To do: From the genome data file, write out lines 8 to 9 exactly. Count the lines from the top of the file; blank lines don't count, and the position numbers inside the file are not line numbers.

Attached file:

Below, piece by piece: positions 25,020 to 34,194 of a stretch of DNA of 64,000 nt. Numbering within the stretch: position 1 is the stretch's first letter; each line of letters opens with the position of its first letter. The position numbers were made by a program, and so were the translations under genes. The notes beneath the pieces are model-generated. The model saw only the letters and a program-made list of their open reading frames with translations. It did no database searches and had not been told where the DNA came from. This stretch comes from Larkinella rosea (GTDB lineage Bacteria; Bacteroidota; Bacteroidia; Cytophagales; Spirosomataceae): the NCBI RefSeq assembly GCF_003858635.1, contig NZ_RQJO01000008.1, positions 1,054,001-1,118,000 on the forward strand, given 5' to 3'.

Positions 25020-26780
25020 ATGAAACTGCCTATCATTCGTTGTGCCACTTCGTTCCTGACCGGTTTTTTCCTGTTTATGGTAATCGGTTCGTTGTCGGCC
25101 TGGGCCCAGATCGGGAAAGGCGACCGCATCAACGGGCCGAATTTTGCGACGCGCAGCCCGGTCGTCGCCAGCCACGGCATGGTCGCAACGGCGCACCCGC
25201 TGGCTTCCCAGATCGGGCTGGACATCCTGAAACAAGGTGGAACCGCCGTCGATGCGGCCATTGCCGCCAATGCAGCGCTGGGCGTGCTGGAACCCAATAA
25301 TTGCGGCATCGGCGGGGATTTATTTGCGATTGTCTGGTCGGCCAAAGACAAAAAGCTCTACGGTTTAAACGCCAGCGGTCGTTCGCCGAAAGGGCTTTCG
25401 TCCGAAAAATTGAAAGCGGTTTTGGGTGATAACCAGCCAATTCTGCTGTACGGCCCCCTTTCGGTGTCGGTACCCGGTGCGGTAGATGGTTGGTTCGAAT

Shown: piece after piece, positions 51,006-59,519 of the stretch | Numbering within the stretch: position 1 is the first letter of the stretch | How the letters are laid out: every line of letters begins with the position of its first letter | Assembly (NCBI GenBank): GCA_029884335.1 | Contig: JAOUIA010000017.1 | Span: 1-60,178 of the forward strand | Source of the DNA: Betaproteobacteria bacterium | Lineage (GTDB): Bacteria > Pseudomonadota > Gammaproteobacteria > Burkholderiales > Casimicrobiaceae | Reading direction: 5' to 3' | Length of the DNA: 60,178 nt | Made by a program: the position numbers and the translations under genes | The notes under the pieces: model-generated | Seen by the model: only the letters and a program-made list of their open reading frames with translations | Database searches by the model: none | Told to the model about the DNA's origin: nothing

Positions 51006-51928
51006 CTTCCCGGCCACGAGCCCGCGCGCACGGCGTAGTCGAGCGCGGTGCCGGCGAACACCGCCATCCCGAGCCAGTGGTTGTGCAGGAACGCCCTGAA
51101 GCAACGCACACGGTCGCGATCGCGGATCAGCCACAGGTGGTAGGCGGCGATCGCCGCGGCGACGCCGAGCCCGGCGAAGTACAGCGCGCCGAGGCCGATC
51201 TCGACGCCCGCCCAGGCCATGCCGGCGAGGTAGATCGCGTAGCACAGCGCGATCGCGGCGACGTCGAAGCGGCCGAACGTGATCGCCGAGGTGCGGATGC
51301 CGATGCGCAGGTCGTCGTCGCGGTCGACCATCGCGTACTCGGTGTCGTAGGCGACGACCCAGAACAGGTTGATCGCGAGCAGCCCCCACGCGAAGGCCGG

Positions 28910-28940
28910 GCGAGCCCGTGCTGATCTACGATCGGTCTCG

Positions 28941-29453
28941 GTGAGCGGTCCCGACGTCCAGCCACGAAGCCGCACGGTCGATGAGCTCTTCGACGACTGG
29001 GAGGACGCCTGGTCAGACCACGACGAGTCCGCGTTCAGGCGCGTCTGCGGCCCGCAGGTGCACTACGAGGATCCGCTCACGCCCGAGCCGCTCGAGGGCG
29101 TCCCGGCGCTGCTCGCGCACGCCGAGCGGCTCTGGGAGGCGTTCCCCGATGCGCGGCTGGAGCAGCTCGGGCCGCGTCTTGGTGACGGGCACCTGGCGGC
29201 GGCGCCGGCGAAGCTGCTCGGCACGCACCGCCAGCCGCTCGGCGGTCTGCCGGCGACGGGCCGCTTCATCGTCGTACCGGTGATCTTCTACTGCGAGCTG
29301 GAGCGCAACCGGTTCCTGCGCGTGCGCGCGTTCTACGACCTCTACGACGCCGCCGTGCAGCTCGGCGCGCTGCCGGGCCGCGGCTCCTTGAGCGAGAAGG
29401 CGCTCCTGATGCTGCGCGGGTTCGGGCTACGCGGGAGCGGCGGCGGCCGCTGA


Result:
Shown: piece after piece, positions 51,006-59,519 of the stretch | Numbering within the stretch: position 1 is the first letter of the stretch | How the letters are laid out: every line of letters begins with the position of its first letter | Assembly (NCBI GenBank): GCA_029884335.1 | Contig: JAOUIA010000017.1 | Span: 1-60,178 of the forward strand | Source of the DNA: Betaproteobacteria bacterium | Lineage (GTDB): Bacteria > Pseudomonadota > Gammaproteobacteria > Burkholderiales > Casimicrobiaceae | Reading direction: 5' to 3' | Length of the DNA: 60,178 nt | Made by a program: the position numbers and the translations under genes | The notes under the pieces: model-generated | Seen by the model: only the letters and a program-made list of their open reading frames with translations | Database searches by the model: none | Told to the model about the DNA's origin: nothing

Positions 51006-51928